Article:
Learning after the flood, focus on waste management
What can we learn for waste management from the flood disaster? My consultancy Thinking Circular® is based in the district of Ahrweiler, therefore, in search of the answer, I have been dealing with exactly this question since July 2021.
The motivation is personal: floods are a trauma for me. The flashback caught up with me quickly on the morning of July 15, 2021. My trauma is called Kyrill and hit me in 2007 in the Westerwald. A tree from above, water from below – from all sides. The flood disaster in the Ahr valley brought back to me the images, the feelings and the existential fears of that time. It was clear to me that I wanted to help and contribute.
The reconstruction was already long in 2007 and made me impatient. The insurance paid, but not immediately. There was no government aid for me. There were no donations either. Workmen came, but not immediately. When the chaos was dealt with, the insomnia came. I knew I needed support now, psychological support. The trauma forced me to engage with new things, to deal with fear. That led to decisions that took me to the next steps in my life. I sold the house. New place, new happiness. For me, that was true. I was able to leave fear behind and be active in my political role against the causes of climate change. Actively working against the causes of climate change, becoming active for climate adaptation and actively working against feelings of helplessness, that was and is the recipe in my life. To become effective myself, to be self-effective.
Learning from your own experience for the future
In my adopted home state of Rhineland-Palatinate, I was allowed to be Minister for the Economy, Climate, Energy and Regional Planning for Bündnis 90/Die Grünen (Alliance 90/The Greens) for one election period starting in 2011 after my personal catastrophe of storm Kyrill, the nuclear disaster in Fukushima and the scandal at the Nürburgring. I experienced the impact these catastrophes had on our lives and the learning experience that became possible in society as a result. Changes became possible. What would we take away from the flood disaster on the Ahr?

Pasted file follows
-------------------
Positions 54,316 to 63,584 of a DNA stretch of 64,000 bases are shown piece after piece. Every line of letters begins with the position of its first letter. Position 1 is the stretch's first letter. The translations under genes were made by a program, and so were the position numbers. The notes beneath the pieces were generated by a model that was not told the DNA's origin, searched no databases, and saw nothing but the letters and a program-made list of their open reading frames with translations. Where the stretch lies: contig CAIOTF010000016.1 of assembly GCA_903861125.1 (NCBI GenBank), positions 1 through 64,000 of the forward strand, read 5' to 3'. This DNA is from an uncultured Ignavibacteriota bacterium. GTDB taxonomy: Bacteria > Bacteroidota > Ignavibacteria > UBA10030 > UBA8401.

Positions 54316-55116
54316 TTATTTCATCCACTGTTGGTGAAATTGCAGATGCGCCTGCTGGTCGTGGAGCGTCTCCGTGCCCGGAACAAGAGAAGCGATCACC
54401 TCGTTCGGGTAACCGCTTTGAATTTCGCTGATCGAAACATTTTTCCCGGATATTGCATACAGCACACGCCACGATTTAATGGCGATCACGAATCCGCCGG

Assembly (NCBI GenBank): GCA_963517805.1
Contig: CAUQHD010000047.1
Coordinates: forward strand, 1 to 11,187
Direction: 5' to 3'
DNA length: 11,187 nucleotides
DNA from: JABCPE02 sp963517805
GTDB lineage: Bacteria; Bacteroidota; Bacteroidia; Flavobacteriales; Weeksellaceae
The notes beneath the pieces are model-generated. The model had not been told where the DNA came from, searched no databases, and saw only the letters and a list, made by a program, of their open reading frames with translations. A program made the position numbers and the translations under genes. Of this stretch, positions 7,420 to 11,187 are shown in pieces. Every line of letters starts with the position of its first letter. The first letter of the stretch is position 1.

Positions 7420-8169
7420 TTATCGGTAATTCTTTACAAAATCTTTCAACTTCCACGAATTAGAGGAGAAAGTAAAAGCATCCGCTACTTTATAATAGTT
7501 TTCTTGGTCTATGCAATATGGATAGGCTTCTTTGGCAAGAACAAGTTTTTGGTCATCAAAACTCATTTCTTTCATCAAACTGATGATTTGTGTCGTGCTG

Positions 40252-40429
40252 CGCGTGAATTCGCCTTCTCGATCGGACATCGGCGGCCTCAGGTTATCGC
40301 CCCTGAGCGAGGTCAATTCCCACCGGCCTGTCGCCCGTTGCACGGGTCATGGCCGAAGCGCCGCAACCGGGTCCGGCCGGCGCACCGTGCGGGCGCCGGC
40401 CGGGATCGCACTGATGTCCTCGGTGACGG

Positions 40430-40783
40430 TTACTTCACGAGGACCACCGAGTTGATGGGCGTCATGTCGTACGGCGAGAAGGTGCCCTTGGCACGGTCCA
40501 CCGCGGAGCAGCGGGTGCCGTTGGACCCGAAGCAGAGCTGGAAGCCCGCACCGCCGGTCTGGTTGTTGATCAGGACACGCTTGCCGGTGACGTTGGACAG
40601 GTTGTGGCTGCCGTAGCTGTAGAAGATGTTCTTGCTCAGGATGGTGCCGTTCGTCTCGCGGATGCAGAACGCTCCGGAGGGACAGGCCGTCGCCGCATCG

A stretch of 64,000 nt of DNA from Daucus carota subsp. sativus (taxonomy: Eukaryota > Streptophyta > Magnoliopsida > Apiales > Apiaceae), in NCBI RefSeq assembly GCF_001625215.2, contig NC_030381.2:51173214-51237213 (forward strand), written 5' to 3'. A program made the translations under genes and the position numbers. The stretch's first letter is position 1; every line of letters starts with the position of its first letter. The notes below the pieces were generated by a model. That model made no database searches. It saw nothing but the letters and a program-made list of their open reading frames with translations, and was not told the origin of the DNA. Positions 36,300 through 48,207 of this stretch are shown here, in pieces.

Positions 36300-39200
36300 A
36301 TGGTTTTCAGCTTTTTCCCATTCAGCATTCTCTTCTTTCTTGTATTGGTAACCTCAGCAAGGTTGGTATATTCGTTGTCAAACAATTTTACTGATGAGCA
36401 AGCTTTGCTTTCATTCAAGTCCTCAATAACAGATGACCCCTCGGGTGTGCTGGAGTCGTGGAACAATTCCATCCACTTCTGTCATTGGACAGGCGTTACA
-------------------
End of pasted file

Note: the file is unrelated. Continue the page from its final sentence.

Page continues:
Let me describe: On the morning of July 15, 2021, I was standing in a vacation home in northern Germany, actually wanting to take a vacation. But there was no longer any thought of relaxing. The house in which I still lived in Bad Bodendorf in 2019 was also affected and is not yet habitable again until the completion of this documentation. I felt the shock, the fear, the adrenaline. And could hardly believe my fate to have escaped.
Our plant in Niederzissen is located on high ground, safe from floods, but there was no thought of work or normality here either. We helped where we could. And the full extent of the disaster became clearer every day. After the initial cleanup, shoveling mud and carrying out trash, I decided to take a close look at how we would handle this situation and what we could learn back home. That was the moment I decided to record in a logbook every day how flood waste would be managed.
No world without waste after the disaster
Why a focus on flood waste in particular? I wanted to align myself with what has always guided me: The vision is a world without waste. C02 is waste in the atmosphere. Climate protection, environmental protection and economy belong together. Surely it should be possible to prove that here. Or could it not? In that case, the tipping effects in the process would still favor the climate change. Could that be proven? The question was on the table, because no one here wanted to have the flood waste, covered with sludge and fuel oil, in the landscape, nor to see it in a landfill. And burning the sludge mass is very difficult. There was a problem here. That was immediately clear.
The report now presented is comprehensive
Now the report is available. On 100 pages, it summarizes how the managers of waste management in the district of Ahrweiler were able to cope with the huge amounts of flood waste after the flood in July 2021. The report not only maps the material flows and shows where and how much waste was generated, but also provides deep insights into the organizational structures, communication channels, challenges and solution mechanisms.
111 pictures, numerous graphics and tables complement the observations of the waste management managers with an extensive collection of facts. In weekly interviews, they told us which challenges arose and how they were solved or should be solved. Scientists and politicians now have a fund of information in the form of this report. More than 200 pages of appendices can be found in another document, which is also presented to the scientific and political community for evaluation. The report is submitted to the state government as well as to the state parliament.
The report is peppered with quotes from the managers interviewed. The lively descriptions and the many pictures make reading easy for the reader. In addition, many links to videos or other additional information promise even more background. The sources cited in the report are extensive and so is our hope for learnings from the catastrophe.